Structurally, the first thing that sets Kill Screen apart is that there are no adverts in it. In fact, there’s very little in the way of pictures at all and what few are there are usually illustrations or brief photo-articles in their own right. This alone sets it apart from the increasingly flashy magazines that spatter across newsagent shelves – most magazines like pictures because they grab the attention of customers and are far cheaper than paying writers. Once a magazine has more pictures than words, it’s usually a bad sign.
Kill Screen does a few other things I like too, but it’s important to note that much of this is only possible because it doesn’t really care about the recent trends or news. Each issue has a central theme, which is decided far in advance and which all the writers discuss in their own way. There are no reviews and no news pieces – just a topic and the guiding tone, which can admittedly get pretty pretentious. New Games Journalism and its approximates are out in full force.
Kill Screen has a website too, by the way, but like me they don’t like to repeat content from the magazine on the site. I’ve been forced to do that occasionally (usually because of interfering deadlines or because we’ve had an article that I think needs repeating). Other than that, nearly all games content for Custom PC is either unique or rewritten.
Mainly though, what I like about Kill Screen is that it’s different. In the publishing industry there are still plenty of folk going over the same arguments that we’ve been having for years – what do we do when print dies and internet advertising finally bottoms out? At the moment the focus is on tablet devices and Social Media, because that’s all anyone ever talks about. Those things will doubtless be important, but as the primary form of publishing? I’m not convinced.
Christmas’ are always a difficult time for the friends of boring people in my line of work. I only really have two hobbies – writing and playing computer games – and both of them are sated on a daily basis. I play computer games, write about them and people give me money for that. Sometimes I don’t even bother to write about them because I’m too busy playing. Other times, vice versa.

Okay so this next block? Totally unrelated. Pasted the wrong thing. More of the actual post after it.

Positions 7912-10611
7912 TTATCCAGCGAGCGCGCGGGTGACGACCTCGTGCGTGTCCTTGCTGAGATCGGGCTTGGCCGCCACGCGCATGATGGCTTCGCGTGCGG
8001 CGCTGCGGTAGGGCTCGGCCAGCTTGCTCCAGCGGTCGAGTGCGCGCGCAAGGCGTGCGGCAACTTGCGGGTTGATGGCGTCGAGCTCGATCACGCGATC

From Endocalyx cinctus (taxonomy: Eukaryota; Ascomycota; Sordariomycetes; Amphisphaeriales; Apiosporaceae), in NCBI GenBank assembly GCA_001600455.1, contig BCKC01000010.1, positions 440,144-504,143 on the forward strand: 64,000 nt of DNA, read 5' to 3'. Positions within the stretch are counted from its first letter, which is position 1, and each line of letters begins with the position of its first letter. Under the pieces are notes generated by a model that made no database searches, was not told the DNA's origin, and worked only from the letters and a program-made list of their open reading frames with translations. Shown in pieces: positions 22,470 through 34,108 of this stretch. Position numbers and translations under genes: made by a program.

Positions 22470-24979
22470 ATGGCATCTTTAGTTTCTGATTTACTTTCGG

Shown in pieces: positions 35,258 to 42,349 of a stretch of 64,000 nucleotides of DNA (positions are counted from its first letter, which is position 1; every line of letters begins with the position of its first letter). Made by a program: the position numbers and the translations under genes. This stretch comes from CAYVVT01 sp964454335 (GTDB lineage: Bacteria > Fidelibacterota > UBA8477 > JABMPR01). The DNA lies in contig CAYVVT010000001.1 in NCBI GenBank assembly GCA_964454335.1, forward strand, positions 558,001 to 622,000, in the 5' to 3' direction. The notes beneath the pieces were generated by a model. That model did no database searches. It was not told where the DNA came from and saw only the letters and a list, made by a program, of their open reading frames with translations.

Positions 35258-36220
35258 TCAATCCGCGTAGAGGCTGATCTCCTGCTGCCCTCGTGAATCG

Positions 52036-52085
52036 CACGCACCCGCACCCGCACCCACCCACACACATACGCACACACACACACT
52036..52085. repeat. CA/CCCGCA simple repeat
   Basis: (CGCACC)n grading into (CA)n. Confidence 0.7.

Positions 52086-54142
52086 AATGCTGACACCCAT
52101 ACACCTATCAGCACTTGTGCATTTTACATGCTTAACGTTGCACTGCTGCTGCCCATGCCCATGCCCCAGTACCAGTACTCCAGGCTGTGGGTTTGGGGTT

The other potential gift that would work would be films, naturally…but I can get those when I want them too, for free. My occupation really does make it difficult on my friends and family. Mostly they get me sci-fi books, which are great.
Now, I’m expecting something in the post that will completely ruin that avenue of giftage too. I’ve ordered an Amazon Kindle. I opted for the 3G version, just so I can always read about comics on Wikipedia if the whim takes me, and it’s set to arrive in a day or two. I expect to be instantly struck by buyers remorse when I get it, because it’s hugely expensive compared to my current tactic of buying books from charity shops or waiting for birthdays, but I figured it’s been a while since I last treated myself. God knows I could use cheering up at the moment anyway – or he would if he existed.
Bit-Gamer’s steady growth continues at the moment. In line with Dennis’ new Social Media Strategy, which I read over the Christmas break, I’ve created and optimised a Facebook page to complement our Twitter account. I’ve also been contacting new freelancers and designing advertisements to feature across other Dennis publications. Fun!
We put some content up over Christmas, as usual, and I’m going to link to it below. Before I do though, here’s a link to Craig’s latest piece – a short one-page feature about Trackmania, why it’s awesome and why I’m an idiot. The article is really good, even though it gets some fact wrong. I love Trackmania. Anyway, the article is called Trackmaniac.